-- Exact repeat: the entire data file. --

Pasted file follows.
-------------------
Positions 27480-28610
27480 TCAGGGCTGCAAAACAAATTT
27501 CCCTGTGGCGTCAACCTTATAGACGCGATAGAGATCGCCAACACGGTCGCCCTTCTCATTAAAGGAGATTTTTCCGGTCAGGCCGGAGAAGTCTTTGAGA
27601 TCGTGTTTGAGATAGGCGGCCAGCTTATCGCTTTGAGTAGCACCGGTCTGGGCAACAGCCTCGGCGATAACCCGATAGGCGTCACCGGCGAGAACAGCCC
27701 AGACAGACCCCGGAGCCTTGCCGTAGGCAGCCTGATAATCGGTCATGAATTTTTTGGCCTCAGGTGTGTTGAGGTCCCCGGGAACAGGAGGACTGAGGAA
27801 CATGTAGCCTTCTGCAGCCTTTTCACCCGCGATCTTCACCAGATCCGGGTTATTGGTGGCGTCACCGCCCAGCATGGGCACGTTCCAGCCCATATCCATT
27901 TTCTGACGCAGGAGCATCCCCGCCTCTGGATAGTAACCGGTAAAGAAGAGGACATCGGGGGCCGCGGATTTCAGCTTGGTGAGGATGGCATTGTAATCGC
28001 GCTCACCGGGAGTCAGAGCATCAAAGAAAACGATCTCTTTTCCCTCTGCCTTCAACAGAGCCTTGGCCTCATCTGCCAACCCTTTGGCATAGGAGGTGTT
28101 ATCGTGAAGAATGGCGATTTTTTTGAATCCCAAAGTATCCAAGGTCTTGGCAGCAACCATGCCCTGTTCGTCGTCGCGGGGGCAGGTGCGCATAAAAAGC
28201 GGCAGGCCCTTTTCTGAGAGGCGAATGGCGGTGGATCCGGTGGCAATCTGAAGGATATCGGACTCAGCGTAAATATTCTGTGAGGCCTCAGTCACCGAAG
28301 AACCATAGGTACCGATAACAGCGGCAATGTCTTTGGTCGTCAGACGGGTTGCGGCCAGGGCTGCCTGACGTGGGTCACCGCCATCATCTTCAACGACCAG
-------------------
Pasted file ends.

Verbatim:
Positions 27480-28610
27480 TCAGGGCTGCAAAACAAATTT
27501 CCCTGTGGCGTCAACCTTATAGACGCGATAGAGATCGCCAACACGGTCGCCCTTCTCATTAAAGGAGATTTTTCCGGTCAGGCCGGAGAAGTCTTTGAGA
27601 TCGTGTTTGAGATAGGCGGCCAGCTTATCGCTTTGAGTAGCACCGGTCTGGGCAACAGCCTCGGCGATAACCCGATAGGCGTCACCGGCGAGAACAGCCC
27701 AGACAGACCCCGGAGCCTTGCCGTAGGCAGCCTGATAATCGGTCATGAATTTTTTGGCCTCAGGTGTGTTGAGGTCCCCGGGAACAGGAGGACTGAGGAA
27801 CATGTAGCCTTCTGCAGCCTTTTCACCCGCGATCTTCACCAGATCCGGGTTATTGGTGGCGTCACCGCCCAGCATGGGCACGTTCCAGCCCATATCCATT
27901 TTCTGACGCAGGAGCATCCCCGCCTCTGGATAGTAACCGGTAAAGAAGAGGACATCGGGGGCCGCGGATTTCAGCTTGGTGAGGATGGCATTGTAATCGC
28001 GCTCACCGGGAGTCAGAGCATCAAAGAAAACGATCTCTTTTCCCTCTGCCTTCAACAGAGCCTTGGCCTCATCTGCCAACCCTTTGGCATAGGAGGTGTT
28101 ATCGTGAAGAATGGCGATTTTTTTGAATCCCAAAGTATCCAAGGTCTTGGCAGCAACCATGCCCTGTTCGTCGTCGCGGGGGCAGGTGCGCATAAAAAGC
28201 GGCAGGCCCTTTTCTGAGAGGCGAATGGCGGTGGATCCGGTGGCAATCTGAAGGATATCGGACTCAGCGTAAATATTCTGTGAGGCCTCAGTCACCGAAG
28301 AACCATAGGTACCGATAACAGCGGCAATGTCTTTGGTCGTCAGACGGGTTGCGGCCAGGGCTGCCTGACGTGGGTCACCGCCATCATCTTCAACGACCAG